Guangfa Securities, China’s fourth largest brokerage, has attracted a big number of investors for its Hong Kong initial public offering.
The broker is expected to price the shares at HK$18.85, the top end of an indicative range, or a 42 percent discount to the 25.80 yuan (US$4.15) closing price of its mainland-traded A shares on Thursday.
That’s why the IPO is so attractive. On Wednesday, the first day of subscriptions, it drew 45 times more subscriptions than there were shares on offer.
The subscription period ends on March 30.
Guangfa Securities, Citic Securities (06030.HK), Haitong Securities (06837.HK) and Guotai Junan Securities (01788.HK) are the top four brokerages in China.
Their combined market value has risen above 1 trillion yuan after a recent A-share rally.
The market capitalization of Citic Securities, the nation’s largest brokerage, has surpassed that of Deutsche Bank and Credit Suisse, making it the world’s No. 4 brokerage behind Goldman Sachs, JP Morgan and UBS.
Stock trading has become a lot easier with rapid advances in technology.
Most people simply add a securities account to their existing bank account rather than go through a securities company.
As a result, most traditional securities companies have been forced to cut commissions and offer steep discounts to attract new customers.
By contrast, mainland brokerages continue to generate revenue from traditional securities trading and brokerage business.
They are very lucky in that sense and it’s all mainly because of the unique circumstances of China’s brokerage market.
At present, mainland banks, insurance companies and other financial institutions are prohibited from securities trading.
Investors have no choice but to use traditional brokerages such as Citic and Guangfa.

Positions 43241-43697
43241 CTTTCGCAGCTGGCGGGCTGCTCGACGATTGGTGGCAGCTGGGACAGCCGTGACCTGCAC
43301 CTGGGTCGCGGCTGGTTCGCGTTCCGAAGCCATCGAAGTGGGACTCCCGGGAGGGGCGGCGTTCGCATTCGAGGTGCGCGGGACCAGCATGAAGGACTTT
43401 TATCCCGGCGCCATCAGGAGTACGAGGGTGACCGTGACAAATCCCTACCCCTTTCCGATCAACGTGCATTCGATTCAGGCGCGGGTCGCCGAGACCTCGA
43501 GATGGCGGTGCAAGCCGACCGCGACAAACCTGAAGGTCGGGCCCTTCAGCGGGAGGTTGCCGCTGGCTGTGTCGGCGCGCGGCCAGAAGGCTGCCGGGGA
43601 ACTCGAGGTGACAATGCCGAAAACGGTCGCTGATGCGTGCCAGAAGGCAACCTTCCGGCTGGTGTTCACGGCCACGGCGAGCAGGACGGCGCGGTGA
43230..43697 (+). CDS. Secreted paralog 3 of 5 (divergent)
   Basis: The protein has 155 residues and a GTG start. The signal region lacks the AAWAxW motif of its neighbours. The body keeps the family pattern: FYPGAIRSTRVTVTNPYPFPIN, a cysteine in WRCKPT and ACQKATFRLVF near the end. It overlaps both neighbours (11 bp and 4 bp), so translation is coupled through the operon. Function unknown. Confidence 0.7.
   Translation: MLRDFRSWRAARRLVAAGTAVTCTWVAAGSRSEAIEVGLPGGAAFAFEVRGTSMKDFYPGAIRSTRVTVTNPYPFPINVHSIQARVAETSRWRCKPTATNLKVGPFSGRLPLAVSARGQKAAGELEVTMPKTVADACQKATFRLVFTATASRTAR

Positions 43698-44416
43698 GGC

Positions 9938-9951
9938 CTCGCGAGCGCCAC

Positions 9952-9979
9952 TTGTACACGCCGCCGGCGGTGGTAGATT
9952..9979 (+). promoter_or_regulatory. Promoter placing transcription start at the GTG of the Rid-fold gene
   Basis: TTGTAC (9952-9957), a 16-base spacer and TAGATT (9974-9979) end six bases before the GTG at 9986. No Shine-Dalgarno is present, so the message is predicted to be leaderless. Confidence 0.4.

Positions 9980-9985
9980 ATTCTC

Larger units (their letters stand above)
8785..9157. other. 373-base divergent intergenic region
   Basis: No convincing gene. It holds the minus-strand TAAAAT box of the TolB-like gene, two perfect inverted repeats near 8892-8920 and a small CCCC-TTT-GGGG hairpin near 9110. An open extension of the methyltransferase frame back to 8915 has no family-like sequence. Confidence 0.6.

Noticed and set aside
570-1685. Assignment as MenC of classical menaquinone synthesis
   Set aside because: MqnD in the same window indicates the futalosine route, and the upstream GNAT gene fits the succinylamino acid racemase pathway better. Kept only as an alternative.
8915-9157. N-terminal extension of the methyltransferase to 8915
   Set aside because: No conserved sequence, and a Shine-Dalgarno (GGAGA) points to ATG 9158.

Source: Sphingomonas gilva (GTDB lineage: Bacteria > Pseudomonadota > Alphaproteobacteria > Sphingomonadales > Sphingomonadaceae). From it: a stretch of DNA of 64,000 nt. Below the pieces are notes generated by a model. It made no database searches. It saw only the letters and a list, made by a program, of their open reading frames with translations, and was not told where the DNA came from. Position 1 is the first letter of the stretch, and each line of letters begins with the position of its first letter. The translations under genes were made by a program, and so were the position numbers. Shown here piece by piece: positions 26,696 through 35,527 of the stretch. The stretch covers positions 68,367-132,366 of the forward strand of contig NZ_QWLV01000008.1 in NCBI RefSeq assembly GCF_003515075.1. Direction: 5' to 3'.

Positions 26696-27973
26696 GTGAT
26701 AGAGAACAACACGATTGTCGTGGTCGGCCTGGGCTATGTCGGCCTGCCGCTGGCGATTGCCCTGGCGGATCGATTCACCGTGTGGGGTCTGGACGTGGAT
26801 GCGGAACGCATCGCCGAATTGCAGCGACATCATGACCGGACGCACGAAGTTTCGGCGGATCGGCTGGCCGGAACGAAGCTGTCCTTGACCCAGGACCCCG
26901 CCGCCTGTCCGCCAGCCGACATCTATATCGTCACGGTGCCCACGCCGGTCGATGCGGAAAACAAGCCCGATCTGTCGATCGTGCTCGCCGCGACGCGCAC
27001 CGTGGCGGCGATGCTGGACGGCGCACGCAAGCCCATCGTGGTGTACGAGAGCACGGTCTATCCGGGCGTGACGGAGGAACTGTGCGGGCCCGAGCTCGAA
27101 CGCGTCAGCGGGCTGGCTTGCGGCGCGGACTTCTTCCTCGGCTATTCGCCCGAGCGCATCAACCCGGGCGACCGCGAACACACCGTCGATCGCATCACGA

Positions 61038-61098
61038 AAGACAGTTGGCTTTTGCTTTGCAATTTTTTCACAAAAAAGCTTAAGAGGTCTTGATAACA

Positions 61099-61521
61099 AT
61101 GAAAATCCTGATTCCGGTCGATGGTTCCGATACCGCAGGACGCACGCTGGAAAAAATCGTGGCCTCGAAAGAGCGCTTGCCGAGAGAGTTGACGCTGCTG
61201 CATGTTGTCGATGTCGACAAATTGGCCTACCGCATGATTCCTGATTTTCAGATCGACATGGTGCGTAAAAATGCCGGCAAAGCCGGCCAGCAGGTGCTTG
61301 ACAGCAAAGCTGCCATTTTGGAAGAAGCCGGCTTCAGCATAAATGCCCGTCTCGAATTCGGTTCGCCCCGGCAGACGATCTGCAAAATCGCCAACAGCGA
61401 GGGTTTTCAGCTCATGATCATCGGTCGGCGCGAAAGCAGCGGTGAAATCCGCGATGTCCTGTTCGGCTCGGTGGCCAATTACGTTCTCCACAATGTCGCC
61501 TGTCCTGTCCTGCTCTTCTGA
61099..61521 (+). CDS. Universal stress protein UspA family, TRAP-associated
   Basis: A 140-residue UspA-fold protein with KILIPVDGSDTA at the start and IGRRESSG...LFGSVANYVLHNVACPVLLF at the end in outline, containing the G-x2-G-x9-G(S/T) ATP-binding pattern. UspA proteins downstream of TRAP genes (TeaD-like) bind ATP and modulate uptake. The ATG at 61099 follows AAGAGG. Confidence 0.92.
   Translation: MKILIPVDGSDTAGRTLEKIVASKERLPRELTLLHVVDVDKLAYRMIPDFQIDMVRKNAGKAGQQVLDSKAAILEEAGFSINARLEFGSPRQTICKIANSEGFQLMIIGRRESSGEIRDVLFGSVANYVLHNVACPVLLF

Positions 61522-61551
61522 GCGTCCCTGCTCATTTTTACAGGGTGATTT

However, the good old days may be about to end.
The China Securities Regulatory Commission may open the brokerage industry to banks and other financial institutions in the next year or so, according to market sources.
Meanwhile, China’s major securities firms are struggling to diversify into investment banking, wealth management and other new areas.
All these new businesses need massive capital injection.
China’s biggest brokerages have taken advantage of a robust market to raise money for their planned diversification.
Guangfa Securities is the only one of the top four Chinese brokerages not yet listed in Hong Kong.
It’s rather late to the party, a fact that will be reflected in its pricing.
The prospectus shows that the company intends to use 50 percent of the IPO proceeds to expand its margin trading, internet financing and wealth management businesses.
About 20 percent will go to investment banking and other segments.
With its Hong Kong IPO, Guangfa Securities will gain access to offshore financing which will open the door to future issuances at peak valuations if the A-share market sustains the rally.
For its Hong Kong IPO, the top-end pricing translates into a price-to-earnings ratio of 14 times.
Investors can take some short-term bet on the stock to benefit from the broad A-share rally.
But they have to be selective when taking a long-term view. They should examine the business strategy and management execution capability very carefully.
This article appeared in the Hong Kong Economic Journal on March 27.
Translation by Julie Zhu
[Chinese version 中文版]
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